NRF 2020: It’s the customer, stupid

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NRF 2020: It’s the customer, stupid

By Dan Berthiaume - 01/15/2020
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Photo by: Jason Dixson Photography

Two sessions at the NRF 2020 conference in New York highlighted how focusing on customer service results in higher sales.

In the session “Maximizing Frontline Performance,” Tony Aversa, Foot Locker VP of customer experience and sales for North America, Bob Phibbs, CEO of retail consulting firm The Retail Doctor, and Carol Leaman, president and CEO of frontline microlearning platform Axonify, stressed the importance of properly training store associates to ensure traffic and sales.

Aversa said a crucial part of training store employees to do their jobs is to collect feedback, through all available mechanisms. “So much feedback can be gathered through social media,” said Aversa. “Also ask store associates and managers what incentives they want. Your store associates may want cash and not an outing.”

Since deploying an Axonify-based training app called LaceUp, Aversa said Foot Locker has taken the “mystery” out of training. “We know who engaged with the training,” he commented.

Aversa also advised retailers to deploy training solutions slowly, and for executives seeking to implement training technology to first gather data supporting the need and then find like-minded people in the organization who will support the initiative. He also said training itself should proceed at a measured pace.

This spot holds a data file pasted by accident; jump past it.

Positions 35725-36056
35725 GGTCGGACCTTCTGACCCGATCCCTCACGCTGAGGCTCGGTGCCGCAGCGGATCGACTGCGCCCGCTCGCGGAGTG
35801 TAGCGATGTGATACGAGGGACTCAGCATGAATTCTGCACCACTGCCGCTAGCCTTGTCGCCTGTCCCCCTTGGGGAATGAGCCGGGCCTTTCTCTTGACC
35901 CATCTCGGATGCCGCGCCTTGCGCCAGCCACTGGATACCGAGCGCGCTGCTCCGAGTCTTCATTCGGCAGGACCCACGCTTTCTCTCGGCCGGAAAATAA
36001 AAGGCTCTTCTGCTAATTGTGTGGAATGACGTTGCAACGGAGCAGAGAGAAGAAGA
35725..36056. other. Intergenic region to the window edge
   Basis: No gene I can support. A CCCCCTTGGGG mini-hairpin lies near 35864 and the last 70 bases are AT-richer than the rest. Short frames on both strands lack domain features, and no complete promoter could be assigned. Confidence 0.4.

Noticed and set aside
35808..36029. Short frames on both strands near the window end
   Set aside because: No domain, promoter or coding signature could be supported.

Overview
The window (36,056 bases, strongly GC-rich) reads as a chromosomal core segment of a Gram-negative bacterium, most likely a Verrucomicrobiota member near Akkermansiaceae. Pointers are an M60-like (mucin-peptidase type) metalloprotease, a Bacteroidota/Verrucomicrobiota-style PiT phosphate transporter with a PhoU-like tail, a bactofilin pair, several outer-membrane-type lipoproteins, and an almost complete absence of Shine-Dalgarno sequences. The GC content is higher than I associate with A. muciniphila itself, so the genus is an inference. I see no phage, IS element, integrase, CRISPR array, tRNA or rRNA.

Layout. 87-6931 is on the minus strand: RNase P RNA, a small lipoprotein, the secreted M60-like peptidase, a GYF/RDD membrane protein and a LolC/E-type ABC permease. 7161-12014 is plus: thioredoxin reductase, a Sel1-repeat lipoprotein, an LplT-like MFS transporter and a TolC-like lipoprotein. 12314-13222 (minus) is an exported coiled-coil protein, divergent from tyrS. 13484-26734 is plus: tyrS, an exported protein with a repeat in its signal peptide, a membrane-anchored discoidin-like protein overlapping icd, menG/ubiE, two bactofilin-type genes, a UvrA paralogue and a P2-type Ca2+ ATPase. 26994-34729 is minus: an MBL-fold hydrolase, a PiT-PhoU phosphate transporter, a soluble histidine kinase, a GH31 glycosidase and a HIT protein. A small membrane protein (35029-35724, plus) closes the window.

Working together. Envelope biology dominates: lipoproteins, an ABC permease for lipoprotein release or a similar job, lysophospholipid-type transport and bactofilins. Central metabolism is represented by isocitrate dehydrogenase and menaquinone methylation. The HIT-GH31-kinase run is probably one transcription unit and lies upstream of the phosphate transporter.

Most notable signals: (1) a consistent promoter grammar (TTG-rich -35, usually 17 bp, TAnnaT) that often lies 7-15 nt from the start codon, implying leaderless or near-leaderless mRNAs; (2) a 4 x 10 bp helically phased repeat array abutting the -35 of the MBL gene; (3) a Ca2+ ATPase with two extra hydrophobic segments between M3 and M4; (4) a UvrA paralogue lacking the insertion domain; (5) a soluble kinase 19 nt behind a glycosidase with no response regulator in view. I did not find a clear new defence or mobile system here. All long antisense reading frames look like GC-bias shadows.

“Take it slow, build habits,” Aversa stated.

Phibbs told retailers that the real answer to solving in-store customer service issues is to focus on the human factor offered by store associates, rather than enabling technologies.

“We don’t know how to be human anymore,” said Phibbs. “I purchased medical products for my elderly father and got offers aimed at him even after he passed away. People feel more confused and alone in stores than ever before, even though stores never looked prettier.”

Phibbs also cautioned brick-and-mortar retailers that competing on price is a mistake. “There is always somebody cheaper,” he said. “All you have is the branded experience in your store. The frontline is more critical than ever."

In the session “Omnichannel Agility: Maximizing customer service and profitability,” Jim Barnes, CEO of unified commerce platform provider enVista, and Gene Bornac, VP, retail of enVista, explained how the changing path customers take to purchase requires retailers to alter how they sell products.

“Where demand is generated and fulfilled has been disconnected,” said Barnes. “Mobile drives the disconnect between physical and digital commerce.”

To make sure customers can discover and purchase the products they want, whenever and wherever they want, Barnes told retailers they must be sure that item master data is consistent across brick-and-mortar and online channels.

“Nothing is worse than walking in a store and seeing a product marked down but it’s still full-price on the site,” said Barnes. 

Bornac said that to properly provide customers with seamless shopping options like buy-online-pickup-in-store (BOPIS), retailers need to obtain a 360-degree, real-time view of inventory data.

“You need good inventory management,” said Bornac. “Where is inventory sitting on your nodes? Data flow is more important than order flow. For seamless retail to meet customer expectations, data has to move in the next few minutes, not the next few hours or when you run a batch at 2 a.m. and it’s up by 7 a.m.”

Bornac added that fulfilling store orders is much cheaper than fulfilling online orders. “In the store, the inventory is there and the customers do the work. “You should be nudging your online customers toward BOPIS,” he said. “Create incentives for customers to do what is most profitable for you.”